The Abbey of St Mary
The Society’s interest in the Abbey dates to 2010 when we surveyed the ruins of Abbey Village. The survey grew out of a nation-wide project on Scotland’s Rural Past. Our focus then shifted to the Abbey itself. Unlike the Border abbeys, nothing remains, or so it seems. As someone has written, Scone Abbey at least survives as a rockery. For Haddington, there was only a name on a map and ‘The Nuns’ Graveyard’.
We started with archive research: aerial photographs which showed extensive crop marks, an estate plan of 1767 found in the archives of the Earl of Wemyss, the Registers of the Great Seal. These helped narrow down the search. We followed with a field walk which disclosed fragments of floor tiles and a single human molar. Analysis showed the tiles were early 14 th century made from Amsterdam clay. The tooth was from a young adult and had no signs of decay. Nun or farm labourer?
We next called in Edinburgh Archaeological Field Society who carried out a resistivity survey of the most promising area. It showed clear evidence for the southern and part of the eastern range. The ‘graveyard’ was initially a puzzle. There shouldn’t be one in that position. Mystery was solved when it became clear the graveyard was in fact the Abbey church. Post-reformation and the destruction of the church, people still wanted to be buried in once-consecrated ground.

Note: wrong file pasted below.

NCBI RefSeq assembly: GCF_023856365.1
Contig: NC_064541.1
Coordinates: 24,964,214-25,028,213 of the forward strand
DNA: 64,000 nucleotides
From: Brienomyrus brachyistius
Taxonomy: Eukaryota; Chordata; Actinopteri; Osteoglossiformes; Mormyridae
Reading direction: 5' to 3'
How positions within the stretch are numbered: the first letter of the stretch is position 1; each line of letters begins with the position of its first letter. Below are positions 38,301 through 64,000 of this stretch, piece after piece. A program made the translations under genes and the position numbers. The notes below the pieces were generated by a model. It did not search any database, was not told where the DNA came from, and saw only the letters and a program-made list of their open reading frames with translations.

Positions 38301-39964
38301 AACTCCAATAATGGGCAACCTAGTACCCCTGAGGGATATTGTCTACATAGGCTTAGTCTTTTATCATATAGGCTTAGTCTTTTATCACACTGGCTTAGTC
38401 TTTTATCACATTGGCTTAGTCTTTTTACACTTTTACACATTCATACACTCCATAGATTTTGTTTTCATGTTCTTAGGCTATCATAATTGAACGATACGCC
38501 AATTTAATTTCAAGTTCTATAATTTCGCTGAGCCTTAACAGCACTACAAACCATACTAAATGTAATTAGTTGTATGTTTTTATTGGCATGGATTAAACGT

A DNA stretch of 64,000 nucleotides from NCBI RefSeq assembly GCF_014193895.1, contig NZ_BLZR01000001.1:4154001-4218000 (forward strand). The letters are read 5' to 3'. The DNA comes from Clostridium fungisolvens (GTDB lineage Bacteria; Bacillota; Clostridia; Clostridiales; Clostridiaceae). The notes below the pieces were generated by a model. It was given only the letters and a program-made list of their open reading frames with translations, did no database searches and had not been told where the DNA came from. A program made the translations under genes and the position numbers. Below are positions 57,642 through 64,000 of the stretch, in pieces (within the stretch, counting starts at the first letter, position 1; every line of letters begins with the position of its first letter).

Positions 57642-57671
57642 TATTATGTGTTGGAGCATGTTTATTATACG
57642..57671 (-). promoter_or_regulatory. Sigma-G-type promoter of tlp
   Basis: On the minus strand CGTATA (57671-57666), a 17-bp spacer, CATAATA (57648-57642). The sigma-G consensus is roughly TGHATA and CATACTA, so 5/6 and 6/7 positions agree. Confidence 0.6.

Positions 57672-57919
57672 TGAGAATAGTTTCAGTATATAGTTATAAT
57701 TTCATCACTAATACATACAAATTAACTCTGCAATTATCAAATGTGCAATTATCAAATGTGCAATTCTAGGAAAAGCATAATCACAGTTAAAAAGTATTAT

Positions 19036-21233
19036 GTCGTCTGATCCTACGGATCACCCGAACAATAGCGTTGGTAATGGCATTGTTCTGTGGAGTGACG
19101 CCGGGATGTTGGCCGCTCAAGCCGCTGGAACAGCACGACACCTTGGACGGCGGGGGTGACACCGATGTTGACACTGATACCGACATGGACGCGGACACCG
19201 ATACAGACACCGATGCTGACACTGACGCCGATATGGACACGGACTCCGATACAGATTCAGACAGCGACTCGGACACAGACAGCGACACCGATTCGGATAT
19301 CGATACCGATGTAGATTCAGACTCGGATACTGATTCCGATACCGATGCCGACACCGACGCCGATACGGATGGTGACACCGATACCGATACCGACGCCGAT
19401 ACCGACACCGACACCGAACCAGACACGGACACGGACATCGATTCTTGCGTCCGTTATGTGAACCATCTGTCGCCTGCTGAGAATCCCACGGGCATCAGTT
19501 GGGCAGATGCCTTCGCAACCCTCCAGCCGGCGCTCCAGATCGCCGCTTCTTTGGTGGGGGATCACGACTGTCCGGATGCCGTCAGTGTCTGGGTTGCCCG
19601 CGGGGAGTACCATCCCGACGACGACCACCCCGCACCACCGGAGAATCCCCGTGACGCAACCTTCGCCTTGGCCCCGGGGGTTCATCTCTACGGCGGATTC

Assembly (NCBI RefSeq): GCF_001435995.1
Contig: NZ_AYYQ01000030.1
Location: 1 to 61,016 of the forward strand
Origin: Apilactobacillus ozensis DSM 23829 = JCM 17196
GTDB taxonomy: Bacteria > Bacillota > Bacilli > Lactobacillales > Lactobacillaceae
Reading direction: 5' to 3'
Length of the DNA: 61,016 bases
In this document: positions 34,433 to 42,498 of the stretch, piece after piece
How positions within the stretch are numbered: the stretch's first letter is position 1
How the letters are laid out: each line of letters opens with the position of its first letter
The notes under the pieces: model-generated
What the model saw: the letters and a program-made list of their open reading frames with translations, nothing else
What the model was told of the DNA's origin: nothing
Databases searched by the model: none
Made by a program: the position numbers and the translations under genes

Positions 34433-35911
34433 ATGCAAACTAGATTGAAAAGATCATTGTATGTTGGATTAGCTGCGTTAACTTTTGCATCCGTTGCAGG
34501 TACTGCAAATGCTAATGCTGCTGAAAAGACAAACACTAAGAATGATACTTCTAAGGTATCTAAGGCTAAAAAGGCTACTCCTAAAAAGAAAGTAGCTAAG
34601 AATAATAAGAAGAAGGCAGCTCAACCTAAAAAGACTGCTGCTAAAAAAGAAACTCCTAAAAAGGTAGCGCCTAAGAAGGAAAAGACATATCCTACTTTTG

We also found more about the people of the Abbey: the life of the colourful last prioress, the petition to the Vatican for admittance from a woman lame in one leg, who could not sing, and was the illegitimate daughter of a priest, the trumped-up liaison of the Earl of Bothwell with the blacksmith’s daughter which led to his divorce and cleared the way for his marriage to Mary, Queen of Scots.
Click here to read more about our discoveries in our paper ‘A considerable monastery, now so entirely demolished’: Rediscovering the Abbey of St Mary, Haddington’
The Society will circulate any requests for involvement in subsequent projects.